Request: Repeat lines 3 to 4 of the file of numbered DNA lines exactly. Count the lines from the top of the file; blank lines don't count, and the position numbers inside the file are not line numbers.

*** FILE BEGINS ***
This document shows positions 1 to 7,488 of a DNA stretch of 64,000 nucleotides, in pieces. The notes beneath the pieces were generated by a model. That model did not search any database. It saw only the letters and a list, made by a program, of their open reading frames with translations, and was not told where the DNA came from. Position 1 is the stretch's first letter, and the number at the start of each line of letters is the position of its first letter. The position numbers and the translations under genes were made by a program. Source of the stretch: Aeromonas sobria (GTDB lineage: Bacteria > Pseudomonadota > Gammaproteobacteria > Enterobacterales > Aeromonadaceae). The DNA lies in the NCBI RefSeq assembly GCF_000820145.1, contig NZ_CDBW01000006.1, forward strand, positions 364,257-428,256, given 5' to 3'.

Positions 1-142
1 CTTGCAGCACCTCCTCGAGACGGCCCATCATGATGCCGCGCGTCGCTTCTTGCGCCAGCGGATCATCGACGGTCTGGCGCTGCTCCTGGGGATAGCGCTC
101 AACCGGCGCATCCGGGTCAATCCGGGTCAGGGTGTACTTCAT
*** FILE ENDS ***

1 CTTGCAGCACCTCCTCGAGACGGCCCATCATGATGCCGCGCGTCGCTTCTTGCGCCAGCGGATCATCGACGGTCTGGCGCTGCTCCTGGGGATAGCGCTC
101 AACCGGCGCATCCGGGTCAATCCGGGTCAGGGTGTACTTCAT